Fiction is in a dismal state, said a well-known literary agent
Haven’t you heard? The novel is dead. At least, that’s what you’d believe if you read its recent obituary in a reputed journal, where it was given a quick and comprehensive burial by the people who matter in Indian publishing.
In the article, a well-regarded editor and publisher who has worked with some of the top publishing houses in India had this to say with regard to the Indian novel’s demise: “Today, people want to read non-fiction because they think, ‘I should be talking intellectually’. This phenomenon of social ‘show-offism’ is the malady that has hurt fiction. Everybody is arguing about their idea of India today — at dinner tables, parties, social media, literature fests. Non-fiction gives them the fodder for this head-butt over ideas.”
In other words, people who tweet, attend parties and literature festivals are not reading novels. So why publish them. Because that’s who the novel was always published for: the show-offs.
“Fiction is in a dismal state,” said a well-known literary agent. “Publishing houses are cutting it down, and there’s little machinery to support its growth.”
While the agency’s website highlights the prestigious books by award-winning writers on their roster, I urge the reader to check the majority of that bloated list. It may prove the accuracy of his first claim, the dismal state of Indian fiction, quite comprehensively.
There are many people saying many things about the rotting corpse of the Indian novel in the article I reference, but for the purpose of this piece, the quotes above suffice.
That the so-called gatekeepers of this industry, the editor/publisher and the literary agent, attribute the demise of Indian fiction to, one, the show-offs not wanting to read novels and, two, publishing houses cutting down on their fiction lists because it isn’t selling, makes it sound like it is all poor, despondent fiction’s fault. And if the Indian novel decides to jump off a cliff, what can they, helpless chaps, really do? That, too, without leaving a suicide note, which, being non-fiction, would have sold, dammit.
Well, since the writer of the previous piece didn’t ask these questions, I take it upon myself, as both fiction writer, and non-show-offy reader of novels, to ask the publishers, literary agents and editors, among others, the following.
If no one is buying fiction, could it be because of the mountainous pile of garbage that has been published in the name of fiction in the last decade? And could this glut of unreadable sub-pulp have happened, say, because not enough time or effort was invested by the editors in the most important part of their job: finding and nurturing actual talent? And could that be because these lovely folk, when not publishing works by their coterie, were busy on social media praising each other, attending lit fests, and handing over the job of commissioning/talent-scouting to so-called literary agents?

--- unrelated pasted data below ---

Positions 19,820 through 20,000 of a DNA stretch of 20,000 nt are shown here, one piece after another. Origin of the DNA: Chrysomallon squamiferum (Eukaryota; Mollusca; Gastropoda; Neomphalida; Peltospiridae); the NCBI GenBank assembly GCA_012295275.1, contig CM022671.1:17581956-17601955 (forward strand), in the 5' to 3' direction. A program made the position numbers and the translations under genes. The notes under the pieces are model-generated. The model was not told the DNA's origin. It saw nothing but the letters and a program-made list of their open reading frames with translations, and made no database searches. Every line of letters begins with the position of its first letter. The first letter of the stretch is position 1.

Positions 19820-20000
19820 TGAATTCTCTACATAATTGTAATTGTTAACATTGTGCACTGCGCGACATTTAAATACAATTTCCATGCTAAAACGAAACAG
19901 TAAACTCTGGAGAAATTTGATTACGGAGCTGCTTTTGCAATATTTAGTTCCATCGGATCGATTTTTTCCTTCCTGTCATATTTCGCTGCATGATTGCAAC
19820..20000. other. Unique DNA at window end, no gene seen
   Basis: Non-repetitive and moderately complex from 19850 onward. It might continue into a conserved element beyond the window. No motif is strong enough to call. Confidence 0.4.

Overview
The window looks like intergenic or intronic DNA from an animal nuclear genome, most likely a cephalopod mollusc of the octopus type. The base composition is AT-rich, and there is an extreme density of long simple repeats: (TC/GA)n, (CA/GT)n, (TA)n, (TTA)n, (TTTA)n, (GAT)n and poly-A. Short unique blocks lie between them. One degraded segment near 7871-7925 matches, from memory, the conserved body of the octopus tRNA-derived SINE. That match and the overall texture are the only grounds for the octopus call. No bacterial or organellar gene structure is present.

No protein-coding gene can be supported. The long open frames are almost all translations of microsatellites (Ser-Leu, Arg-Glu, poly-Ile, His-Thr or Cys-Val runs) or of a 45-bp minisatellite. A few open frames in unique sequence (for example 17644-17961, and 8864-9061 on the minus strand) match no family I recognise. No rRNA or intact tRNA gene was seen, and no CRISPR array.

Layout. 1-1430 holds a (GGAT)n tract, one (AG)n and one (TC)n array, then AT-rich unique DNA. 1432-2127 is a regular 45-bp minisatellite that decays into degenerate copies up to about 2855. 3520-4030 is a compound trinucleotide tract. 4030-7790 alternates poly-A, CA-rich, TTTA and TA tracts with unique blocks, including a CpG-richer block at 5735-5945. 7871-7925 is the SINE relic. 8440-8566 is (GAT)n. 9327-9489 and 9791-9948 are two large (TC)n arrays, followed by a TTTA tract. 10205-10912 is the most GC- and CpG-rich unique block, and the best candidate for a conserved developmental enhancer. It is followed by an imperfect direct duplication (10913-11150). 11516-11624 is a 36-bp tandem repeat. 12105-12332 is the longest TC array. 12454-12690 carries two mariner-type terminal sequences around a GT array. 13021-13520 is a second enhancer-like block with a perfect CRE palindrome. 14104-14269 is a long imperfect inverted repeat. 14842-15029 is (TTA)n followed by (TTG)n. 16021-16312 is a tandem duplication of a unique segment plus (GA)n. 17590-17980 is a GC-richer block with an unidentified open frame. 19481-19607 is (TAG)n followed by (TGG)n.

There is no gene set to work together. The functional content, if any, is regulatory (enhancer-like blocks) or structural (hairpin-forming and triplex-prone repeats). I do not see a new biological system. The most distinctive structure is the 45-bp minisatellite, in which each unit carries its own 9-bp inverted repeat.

Could it also have something to do with publishers/editors taking the lazy route of giving so much money to ‘big-name’ writers (whose books have since bombed) that the money set aside for real writers became laughable? And did that, in turn, lead to the old adage ‘If you pay peanuts, you get monkeys’ coming true? What about the shameless and relentless pursuit of Bollywood personalities? Didn’t sinking crores into disingenuous memoirs by actors and actresses drain the resources of publishing houses? And didn’t the cumulative effect of irredeemably humungous advances — to jaded big-names and Bollywood dilettantes — also contribute somewhat to publishing houses downing their shutters overnight? Do you think the same ‘talent pool’, with the same blunted consciences and worn-out ideas, playing musical chairs for the high positions in publishing has had an effect on Indian fiction? Did these back-scratching cliques (with some families even having turned it into a cottage industry with nary a thought about conflict-of-interest) contribute in any way to killing the novel and its writer?
I leave the epitaph-writers of the novel with this passage by Neil Gaiman:
“My cousin Helen, who is in her 90s now, was in the Warsaw ghetto during World War II. She and a bunch of the girls in the ghetto had to do sewing each day. And if you were found with a book, it was an automatic death penalty. She had gotten hold of a copy of Gone With the Wind, and she would take three or four hours out of her sleeping time each night to read. And then, during the hour or so when they were sewing the next day, she would tell them all the story. These girls were risking certain death for a story. And when she told me that story herself, it actually made what I do feel more important. Because giving people stories is not a luxury. It’s actually one of the things that you live and die for.”
Your job, dear editors, publishers and literary agents, isn’t to produce only what you think the public wants. As dictated by your all-knowing sales team. It is to invest some time, money, effort and love into publishing what the world needs, too. As understood by your heart and conscience.
In sum, I don’t think it’s the novel or fiction that’s dead. Far from it. Fiction will be alive and kicking as long as we — and our imaginations — are alive. I think it’s people who are in the book business who need to check their pulses.